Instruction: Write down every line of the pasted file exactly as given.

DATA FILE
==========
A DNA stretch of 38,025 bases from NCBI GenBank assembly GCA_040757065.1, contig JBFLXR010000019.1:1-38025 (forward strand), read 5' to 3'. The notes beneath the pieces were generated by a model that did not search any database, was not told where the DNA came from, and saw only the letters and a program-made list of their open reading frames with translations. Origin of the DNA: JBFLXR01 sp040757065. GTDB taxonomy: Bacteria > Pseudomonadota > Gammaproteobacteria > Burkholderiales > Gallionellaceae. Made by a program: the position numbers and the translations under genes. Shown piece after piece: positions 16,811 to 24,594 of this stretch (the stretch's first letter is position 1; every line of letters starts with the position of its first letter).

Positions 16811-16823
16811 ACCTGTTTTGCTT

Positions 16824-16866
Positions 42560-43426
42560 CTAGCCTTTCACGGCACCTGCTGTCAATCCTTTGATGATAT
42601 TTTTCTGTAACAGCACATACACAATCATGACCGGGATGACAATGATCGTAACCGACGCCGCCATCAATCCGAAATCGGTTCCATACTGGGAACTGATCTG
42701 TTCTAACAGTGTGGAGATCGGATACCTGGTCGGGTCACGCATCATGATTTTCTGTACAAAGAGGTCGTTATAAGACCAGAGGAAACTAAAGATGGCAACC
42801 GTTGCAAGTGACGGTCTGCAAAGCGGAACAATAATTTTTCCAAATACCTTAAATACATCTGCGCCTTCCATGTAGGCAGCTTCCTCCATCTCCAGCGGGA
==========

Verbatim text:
A DNA stretch of 38,025 bases from NCBI GenBank assembly GCA_040757065.1, contig JBFLXR010000019.1:1-38025 (forward strand), read 5' to 3'. The notes beneath the pieces were generated by a model that did not search any database, was not told where the DNA came from, and saw only the letters and a program-made list of their open reading frames with translations. Origin of the DNA: JBFLXR01 sp040757065. GTDB taxonomy: Bacteria > Pseudomonadota > Gammaproteobacteria > Burkholderiales > Gallionellaceae. Made by a program: the position numbers and the translations under genes. Shown piece after piece: positions 16,811 to 24,594 of this stretch (the stretch's first letter is position 1; every line of letters starts with the position of its first letter).

Positions 16811-16823
16811 ACCTGTTTTGCTT

Positions 16824-16866
Positions 42560-43426
42560 CTAGCCTTTCACGGCACCTGCTGTCAATCCTTTGATGATAT
42601 TTTTCTGTAACAGCACATACACAATCATGACCGGGATGACAATGATCGTAACCGACGCCGCCATCAATCCGAAATCGGTTCCATACTGGGAACTGATCTG
42701 TTCTAACAGTGTGGAGATCGGATACCTGGTCGGGTCACGCATCATGATTTTCTGTACAAAGAGGTCGTTATAAGACCAGAGGAAACTAAAGATGGCAACC
42801 GTTGCAAGTGACGGTCTGCAAAGCGGAACAATAATTTTTCCAAATACCTTAAATACATCTGCGCCTTCCATGTAGGCAGCTTCCTCCATCTCCAGCGGGA